Press Release - 02-11-2020
FOR IMMEDIATE RELEASE:
Tuesday, February 11, 2020
GTSC, DMV AND STATEWIDE LAW ENFORCEMENT ANNOUNCE LATEST CLASS OF NEW YORK’S DRUG RECOGNITION EXPERTS
Program Strengthens State’s Efforts to Prevent Drugged Driving on New York Roadways
343 Drug Recognition Experts Now Certified Statewide
The Governor's Traffic Safety Committee (GTSC) and the Department of Motor Vehicles (DMV) last week recognized 22 law enforcement officers from across New York State who completed extensive training and are now nationally-certified Drug Recognition Experts (DREs). With this graduating class, New York now has 343 certified DREs across the state.
“Drug Recognition Experts are an essential tool in keeping New York’s roads safe,” said GTSC Chair and DMV Commissioner Mark J.F. Schroeder. “The comprehensive training these officers have completed helps them spot and remove impaired drivers from our roads. GTSC and DMV proudly support this vital training and congratulate all the officers on this significant accomplishment.”
New York’s DREs are working hard to put their training to use. According to a report from the International Association of Chiefs of Police (IACP), in 2018 New York ranked second in the country for the number of evaluations conducted for drug-impaired driving, behind only California.
Below is a list of graduates and their affiliation:
|Joseph Bonacci||Rochester Police Department|
|Andrew Bechard||New York State Police|
|Triston Campbell||Town of Manlius Police Department|
|Matthew Casilio||Monroe County Sheriff's Office|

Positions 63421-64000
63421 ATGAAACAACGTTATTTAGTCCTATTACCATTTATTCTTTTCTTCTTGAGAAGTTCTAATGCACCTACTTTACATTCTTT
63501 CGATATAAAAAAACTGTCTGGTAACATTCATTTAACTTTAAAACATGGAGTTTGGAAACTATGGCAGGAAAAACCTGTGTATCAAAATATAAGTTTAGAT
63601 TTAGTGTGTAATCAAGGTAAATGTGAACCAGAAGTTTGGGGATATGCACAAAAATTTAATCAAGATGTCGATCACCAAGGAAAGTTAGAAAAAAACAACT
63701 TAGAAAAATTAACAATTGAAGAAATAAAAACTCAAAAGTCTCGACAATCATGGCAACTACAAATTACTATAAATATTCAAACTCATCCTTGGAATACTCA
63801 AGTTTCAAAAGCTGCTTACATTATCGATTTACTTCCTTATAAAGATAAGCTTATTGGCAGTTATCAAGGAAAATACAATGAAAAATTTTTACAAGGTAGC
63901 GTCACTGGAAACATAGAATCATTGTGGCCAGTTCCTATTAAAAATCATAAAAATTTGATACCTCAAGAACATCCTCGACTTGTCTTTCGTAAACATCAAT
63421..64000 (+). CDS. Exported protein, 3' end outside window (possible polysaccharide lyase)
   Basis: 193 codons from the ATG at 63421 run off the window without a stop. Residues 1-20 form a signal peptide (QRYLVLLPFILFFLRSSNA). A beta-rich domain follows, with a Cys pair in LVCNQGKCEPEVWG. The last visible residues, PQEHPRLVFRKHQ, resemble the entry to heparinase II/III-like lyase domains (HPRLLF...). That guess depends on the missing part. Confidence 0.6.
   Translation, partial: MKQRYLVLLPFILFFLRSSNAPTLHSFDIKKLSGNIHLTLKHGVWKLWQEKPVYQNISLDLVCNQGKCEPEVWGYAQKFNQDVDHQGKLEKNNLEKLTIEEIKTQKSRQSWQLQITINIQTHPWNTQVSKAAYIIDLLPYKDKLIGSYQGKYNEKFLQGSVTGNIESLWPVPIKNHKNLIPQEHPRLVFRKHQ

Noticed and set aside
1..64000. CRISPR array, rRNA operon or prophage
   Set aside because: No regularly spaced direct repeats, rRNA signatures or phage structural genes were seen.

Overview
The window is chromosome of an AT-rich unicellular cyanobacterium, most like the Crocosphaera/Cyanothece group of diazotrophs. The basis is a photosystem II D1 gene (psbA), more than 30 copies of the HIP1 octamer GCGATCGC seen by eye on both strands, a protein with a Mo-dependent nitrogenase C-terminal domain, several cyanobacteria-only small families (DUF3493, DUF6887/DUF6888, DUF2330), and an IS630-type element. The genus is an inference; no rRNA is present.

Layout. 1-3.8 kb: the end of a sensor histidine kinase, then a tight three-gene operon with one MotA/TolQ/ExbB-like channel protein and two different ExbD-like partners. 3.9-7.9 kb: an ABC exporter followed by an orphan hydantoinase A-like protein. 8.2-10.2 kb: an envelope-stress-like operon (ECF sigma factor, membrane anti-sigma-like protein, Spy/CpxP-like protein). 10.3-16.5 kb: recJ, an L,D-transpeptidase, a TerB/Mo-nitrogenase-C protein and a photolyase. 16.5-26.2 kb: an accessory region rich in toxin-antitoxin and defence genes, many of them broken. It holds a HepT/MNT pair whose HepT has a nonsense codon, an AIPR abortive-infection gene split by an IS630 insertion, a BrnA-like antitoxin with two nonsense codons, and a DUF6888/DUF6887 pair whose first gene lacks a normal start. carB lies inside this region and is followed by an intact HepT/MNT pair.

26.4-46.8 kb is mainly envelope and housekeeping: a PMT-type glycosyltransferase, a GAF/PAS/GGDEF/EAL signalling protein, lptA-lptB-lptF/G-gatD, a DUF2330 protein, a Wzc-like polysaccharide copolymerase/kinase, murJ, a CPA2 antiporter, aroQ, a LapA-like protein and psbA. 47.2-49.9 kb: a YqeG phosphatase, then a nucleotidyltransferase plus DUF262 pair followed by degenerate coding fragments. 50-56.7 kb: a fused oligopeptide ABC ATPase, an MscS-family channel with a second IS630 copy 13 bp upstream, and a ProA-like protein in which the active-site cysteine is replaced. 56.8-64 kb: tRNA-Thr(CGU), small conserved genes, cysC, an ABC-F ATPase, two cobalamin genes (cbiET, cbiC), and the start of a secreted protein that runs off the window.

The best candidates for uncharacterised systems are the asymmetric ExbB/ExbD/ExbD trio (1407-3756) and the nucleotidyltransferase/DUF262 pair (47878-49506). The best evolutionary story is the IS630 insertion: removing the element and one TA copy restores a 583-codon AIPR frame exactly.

|David Cunningham||New York State Police|
|Devinne DePuy||New York State Police|
|Joseph Dobmeier||Town of Niagara Police Department|
|Ronald Eveland||City of Geneva Police Department|
|Benjamin Ferretti||Glenville Police Department|
|Paul Flickner||Auburn Police Department|
|Kevin Greenwood||Village of Liverpool Police Department|
|Jarrod Jourdin||Albany Police Department|
|Richard Kimmerer||Otsego County Sheriff's Office|
|Raymond Maltby||New York City Police Department|
|Justin Mohr||Village of Delhi Police Department|
|Randall Pike Jr.||Fredonia Police Department|
|Kristopher Schimek||Jamestown Police Department|
|Dennis Schultz||NYS University Police|
|Cody Skinner||Onondaga County Sheriff's Office|
|Michael Slawek||New York State Police|
|Gregory Snyder||Town of Manlius Police Department|
|Joshua Udell||New York State Police|
DREs are utilized by law enforcement when a driver appears to be impaired but police have ruled out alcohol as the cause or sole cause of impairment. A DRE receives extensive training that has been approved by the National Highway Traffic Safety Administration (NHTSA) and the IACP. The training allows officers to observe and document signs and indicators of impairment within each of seven drug categories including illicit and prescription drugs. DREs can make arrests and remove impaired drivers from New York State roadways regardless of the drug or drug combinations that are causing impairment.
As part of their training, DRE graduates must successfully complete a three-part program prior to being certified. The first two phases include a two-day introductory course, followed by 56 hours of classroom instruction and a final exam. In the third phase, participants are required to observe and identify three out of the seven drug categories and complete an additional final knowledge exam to successfully comply with national DRE regulations. After successfully completing the training, all DRE officers are certified for two years and are expected to meet certain requirements to be considered for re-certification at the end of this period.
Officers selected to participate in the DRE program must have a history of being proactive within their community and be well-trained in DWI detection. Only a handful of the large number of DRE applicants are selected to attend the training, which is sponsored by the GTSC and New York State STOP-DWI Foundation.
Learn more about the DRE program on the Governor’s Traffic Safety Committee website.
For more information about GTSC, visit https://trafficsafety.ny.gov/ , or follow the GTSC conversation at Facebook and Twitter.
To learn more about the NYS DMV, visit dmv.ny.gov, or follow the DMV conversation online at Facebook, Twitter, and Instagram.